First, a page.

Following a democratic transition, newly elected leaders have limited time and space to make good on campaign platforms. In January 2009, Iraqi men and women were elected to 14 provincial councils, following political campaigns in which candidates took to the streets, met with voters in face to face settings and actively sought the votes of their fellow citizens. The newly-elected members of the provincial councils entered a level of government that was weak in relation to a central authority in Baghdad inclined towards maintaining power. In an October 2009 Report to Congress, the Special Inspector General for Iraq Reconstruction described the scope of power for provincial council members as “ambiguous.”
Rather than wait for power’s devolution from Baghdad to provinces, many council members undertook study and analysis of Law 21, which outlines the power of provincial councils. Previously supported in election campaign training by the HYPERLINK “https://www.iri.org” International Republican Institute (IRI), council members turned again to the Institute for assistance in understanding their new jobs and the scope of their statutory powers. Through 2009, Iraq’s newest class of elected officials lost little time in asserting their rights in local control over budgets, contracts and development projects.
An example of the development of democratic government close to the Iraqi people can be found in Salahaddin, where the council removed the provincial governor for incompetence and lack of integrity. The Salahaddin Provincial Council action was challenged, in court, and the council’s actions were upheld. A similar move, involving censure of the governor, is underway in Babil.
The Babil Provincial Council has gone on to pass revenue enhancement measures such as tourism fees and introduced new regulations and rules on health care licensing. The council in Wassit passed legislation to subsidize better health care for low income people. The Muthanna Provincial Council initiated two major water plant projects to provide clean water to the citizens of their province. IRI governance training has found itself working in “real-time” with Anbar provincial officials on local economic development of its natural gas fields, recommending provincial council members there interact with and draw from the knowledge of Kurdish natural resource civil servants as a guide.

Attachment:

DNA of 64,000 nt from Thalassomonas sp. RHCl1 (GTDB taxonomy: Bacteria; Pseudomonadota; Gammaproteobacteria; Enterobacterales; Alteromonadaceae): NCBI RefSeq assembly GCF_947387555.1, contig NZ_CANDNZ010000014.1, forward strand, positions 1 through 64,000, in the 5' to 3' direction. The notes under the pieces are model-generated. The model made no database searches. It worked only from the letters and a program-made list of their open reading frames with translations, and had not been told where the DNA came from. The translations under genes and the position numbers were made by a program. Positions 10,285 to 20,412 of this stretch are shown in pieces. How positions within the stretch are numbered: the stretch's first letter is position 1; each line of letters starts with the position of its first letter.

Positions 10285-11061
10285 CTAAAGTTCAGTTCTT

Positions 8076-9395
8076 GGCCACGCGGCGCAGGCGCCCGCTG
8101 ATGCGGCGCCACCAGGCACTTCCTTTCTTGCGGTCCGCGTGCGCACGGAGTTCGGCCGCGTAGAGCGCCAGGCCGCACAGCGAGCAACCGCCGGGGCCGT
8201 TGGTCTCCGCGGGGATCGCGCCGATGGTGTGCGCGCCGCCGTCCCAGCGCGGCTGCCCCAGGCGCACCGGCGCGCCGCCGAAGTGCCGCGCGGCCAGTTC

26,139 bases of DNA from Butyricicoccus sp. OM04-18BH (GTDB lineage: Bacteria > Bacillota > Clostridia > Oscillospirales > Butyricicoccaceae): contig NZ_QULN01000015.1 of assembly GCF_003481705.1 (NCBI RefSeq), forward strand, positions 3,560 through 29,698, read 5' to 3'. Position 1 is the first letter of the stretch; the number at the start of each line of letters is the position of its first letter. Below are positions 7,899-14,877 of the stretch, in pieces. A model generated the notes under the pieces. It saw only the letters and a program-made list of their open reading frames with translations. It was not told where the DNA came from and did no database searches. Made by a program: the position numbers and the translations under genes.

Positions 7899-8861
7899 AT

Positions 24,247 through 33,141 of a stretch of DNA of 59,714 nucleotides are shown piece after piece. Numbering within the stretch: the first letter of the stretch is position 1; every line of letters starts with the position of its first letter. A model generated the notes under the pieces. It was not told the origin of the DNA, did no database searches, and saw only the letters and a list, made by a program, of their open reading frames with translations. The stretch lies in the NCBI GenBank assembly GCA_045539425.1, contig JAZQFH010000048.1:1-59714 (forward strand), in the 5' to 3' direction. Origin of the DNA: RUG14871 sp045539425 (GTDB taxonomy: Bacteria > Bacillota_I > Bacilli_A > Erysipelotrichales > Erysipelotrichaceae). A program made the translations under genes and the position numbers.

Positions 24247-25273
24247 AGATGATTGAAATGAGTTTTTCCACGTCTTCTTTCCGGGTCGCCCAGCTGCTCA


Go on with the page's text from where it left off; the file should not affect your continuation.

In December 2009, the Basra Council decreed that all contracts for municipal services for more than $2 million would be awarded only to foreign companies, after a spate of embarrassing cases of graft and mismanagement by local municipal companies came to light. The Basra Council entered 2010 with an established process of meeting with outside banking and investment interests in order to develop economic growth opportunities for the province. IRI recently completed training and consultations in the fields of banking reform, investment and international trade in order to create a more hospitable local economic environment.
The other element of representative government involves citizens: IRI conferences for Iraqi civil society partners focuses on government accountability. Training highlights effective government watchdog techniques, identifies challenges and possible solutions, and discusses common issues of concern the civil society organizations can then raise with the council in their own province, as well as with the media.
In Basra’s anti-corruption activities mentioned above, a youth-oriented civil society organization trained by IRI held a series of workshops on government accountability, generating coverage in local media. The story in al-Basra al-Jadeeda highlighted the workshop series, urging local decision-makers to find solutions for problems in the province. It was shortly after the newspaper report, citing issues of corruption with local contractors, that the Basra Provincial Council announced that only foreign firms would be eligible for larger municipal contracts.
One year ago, Iraq’s provincial councils embarked on a path of democratic governance and have quickly worked to deliver on promises made by them (and democracy) to the public. Success of the provincial councils increases the likelihood that systemic reform can move Iraq further along its national path to democracy.